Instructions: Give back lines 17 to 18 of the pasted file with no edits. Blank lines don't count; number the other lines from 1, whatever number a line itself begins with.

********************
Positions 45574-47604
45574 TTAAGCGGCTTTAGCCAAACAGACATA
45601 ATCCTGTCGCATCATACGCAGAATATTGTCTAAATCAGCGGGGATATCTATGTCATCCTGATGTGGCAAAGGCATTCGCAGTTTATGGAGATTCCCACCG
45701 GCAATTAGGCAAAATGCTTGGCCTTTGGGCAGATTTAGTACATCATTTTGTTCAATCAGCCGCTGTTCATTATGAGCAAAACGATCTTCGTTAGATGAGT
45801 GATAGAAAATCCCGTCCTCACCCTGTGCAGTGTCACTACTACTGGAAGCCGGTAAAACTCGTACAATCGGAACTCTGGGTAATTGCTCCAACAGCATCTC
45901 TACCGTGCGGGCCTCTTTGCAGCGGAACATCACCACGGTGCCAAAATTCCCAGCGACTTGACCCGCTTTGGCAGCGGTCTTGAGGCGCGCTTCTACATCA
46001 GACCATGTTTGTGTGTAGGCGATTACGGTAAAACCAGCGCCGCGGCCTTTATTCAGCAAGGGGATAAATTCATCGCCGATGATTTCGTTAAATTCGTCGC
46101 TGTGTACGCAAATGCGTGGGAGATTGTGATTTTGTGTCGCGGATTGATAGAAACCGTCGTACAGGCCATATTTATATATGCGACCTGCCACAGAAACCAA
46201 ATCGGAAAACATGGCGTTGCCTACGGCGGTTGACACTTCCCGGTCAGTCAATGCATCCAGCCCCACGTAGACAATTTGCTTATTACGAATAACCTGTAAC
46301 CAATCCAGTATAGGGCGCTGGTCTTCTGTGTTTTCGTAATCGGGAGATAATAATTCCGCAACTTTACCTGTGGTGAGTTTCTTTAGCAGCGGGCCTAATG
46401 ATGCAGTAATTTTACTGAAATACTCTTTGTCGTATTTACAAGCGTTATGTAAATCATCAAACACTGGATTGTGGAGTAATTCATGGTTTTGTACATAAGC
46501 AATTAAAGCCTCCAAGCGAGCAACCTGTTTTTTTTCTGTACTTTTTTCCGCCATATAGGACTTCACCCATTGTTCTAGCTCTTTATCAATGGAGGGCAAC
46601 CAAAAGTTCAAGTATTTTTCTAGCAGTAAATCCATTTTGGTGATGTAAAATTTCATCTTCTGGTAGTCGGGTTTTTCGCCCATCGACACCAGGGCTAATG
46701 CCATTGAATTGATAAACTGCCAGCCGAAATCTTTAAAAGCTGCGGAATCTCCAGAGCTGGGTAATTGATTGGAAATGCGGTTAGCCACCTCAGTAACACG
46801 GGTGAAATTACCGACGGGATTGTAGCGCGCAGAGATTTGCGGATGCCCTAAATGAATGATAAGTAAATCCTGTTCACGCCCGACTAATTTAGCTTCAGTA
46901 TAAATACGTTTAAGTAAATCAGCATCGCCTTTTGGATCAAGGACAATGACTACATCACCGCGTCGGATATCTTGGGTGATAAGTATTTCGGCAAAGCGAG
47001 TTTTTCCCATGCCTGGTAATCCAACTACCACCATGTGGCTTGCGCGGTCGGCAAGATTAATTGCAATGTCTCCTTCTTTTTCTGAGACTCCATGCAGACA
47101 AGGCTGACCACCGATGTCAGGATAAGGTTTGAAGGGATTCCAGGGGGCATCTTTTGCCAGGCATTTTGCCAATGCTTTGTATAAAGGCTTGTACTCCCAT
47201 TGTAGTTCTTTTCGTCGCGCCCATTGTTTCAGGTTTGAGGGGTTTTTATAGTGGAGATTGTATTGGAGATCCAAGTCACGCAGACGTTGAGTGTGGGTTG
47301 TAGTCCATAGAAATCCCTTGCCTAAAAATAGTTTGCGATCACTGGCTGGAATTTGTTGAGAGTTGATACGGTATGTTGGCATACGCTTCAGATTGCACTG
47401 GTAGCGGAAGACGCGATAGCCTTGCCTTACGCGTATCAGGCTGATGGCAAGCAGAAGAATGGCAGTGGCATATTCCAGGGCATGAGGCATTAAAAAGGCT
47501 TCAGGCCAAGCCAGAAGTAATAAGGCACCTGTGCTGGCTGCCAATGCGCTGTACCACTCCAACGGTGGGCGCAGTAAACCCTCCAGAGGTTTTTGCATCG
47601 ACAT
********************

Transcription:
47001 TTTTTCCCATGCCTGGTAATCCAACTACCACCATGTGGCTTGCGCGGTCGGCAAGATTAATTGCAATGTCTCCTTCTTTTTCTGAGACTCCATGCAGACA
47101 AGGCTGACCACCGATGTCAGGATAAGGTTTGAAGGGATTCCAGGGGGCATCTTTTGCCAGGCATTTTGCCAATGCTTTGTATAAAGGCTTGTACTCCCAT